Millions of women in the UK earn a living by running their own business. But for women living in Zambia's overcrowded and filthy slums it's almost impossible to earn enough to feed their families, let alone start a business. Thankfully, a project called the People's Process On Housing and Poverty in Zambia (PPHPZ), which is supported by money raised through Sport Relief, is giving some of the country's poorest families the chance to change their futures.
It was in the middle of an east African afternoon, beneath a mango tree shaded from the hazy sun, that I met Gladys Phiri, 32, history teacher, single mother and, it soon became apparent, cheerfully outspoken feminist here in a country where, as elsewhere in Africa, the rules are dictated by men, for men.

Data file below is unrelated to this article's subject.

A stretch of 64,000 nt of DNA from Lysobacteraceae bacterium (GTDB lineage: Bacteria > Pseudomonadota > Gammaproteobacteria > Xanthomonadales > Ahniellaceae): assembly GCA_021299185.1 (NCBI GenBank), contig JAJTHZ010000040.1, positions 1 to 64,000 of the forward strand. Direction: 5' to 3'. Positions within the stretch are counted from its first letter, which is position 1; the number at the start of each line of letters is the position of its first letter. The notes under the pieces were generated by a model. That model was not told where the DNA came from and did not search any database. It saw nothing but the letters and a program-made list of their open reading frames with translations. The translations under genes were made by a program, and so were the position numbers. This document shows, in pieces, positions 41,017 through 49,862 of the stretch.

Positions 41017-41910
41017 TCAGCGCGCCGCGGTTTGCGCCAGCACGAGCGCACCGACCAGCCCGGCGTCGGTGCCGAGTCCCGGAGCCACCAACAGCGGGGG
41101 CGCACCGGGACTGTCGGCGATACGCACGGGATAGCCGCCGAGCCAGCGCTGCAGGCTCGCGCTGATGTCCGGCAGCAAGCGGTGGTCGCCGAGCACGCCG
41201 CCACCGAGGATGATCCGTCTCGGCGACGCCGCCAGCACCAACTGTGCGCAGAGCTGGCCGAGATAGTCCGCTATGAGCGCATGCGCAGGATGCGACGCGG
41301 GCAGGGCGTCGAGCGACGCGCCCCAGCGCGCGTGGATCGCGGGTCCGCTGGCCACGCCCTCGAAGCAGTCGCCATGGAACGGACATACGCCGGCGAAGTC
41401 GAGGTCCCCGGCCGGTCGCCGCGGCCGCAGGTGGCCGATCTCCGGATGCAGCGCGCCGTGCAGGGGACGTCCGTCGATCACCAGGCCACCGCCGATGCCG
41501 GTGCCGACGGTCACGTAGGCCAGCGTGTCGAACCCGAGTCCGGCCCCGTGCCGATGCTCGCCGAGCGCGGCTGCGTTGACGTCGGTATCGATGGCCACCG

It's one of the cardinal rules when you're interviewing - detach yourself from the interviewee. Ask questions, take notes, but never get emotionally involved in the story. To put it simply, it isn't professional to have a vested interest in the person's life. I've always upheld this rule, that was until I met Nanjeke.
During the last three years alone, China has given more loans to developing countries, mainly in Africa, than the World Bank. Trade between China and the continent has increased in the last decade, more than six-fold to $120bn in 2011, making China Africa's largest trade partner. While China's renewed activities in Africa have been applauded by many African leaders as an alternative to Western economic and political dominance, not everyone is comfortable with the so-called "partnership". China's engagement with Africa is viewed with suspicion especially in the West, with some commentators and politicians describing it as a new imperialist.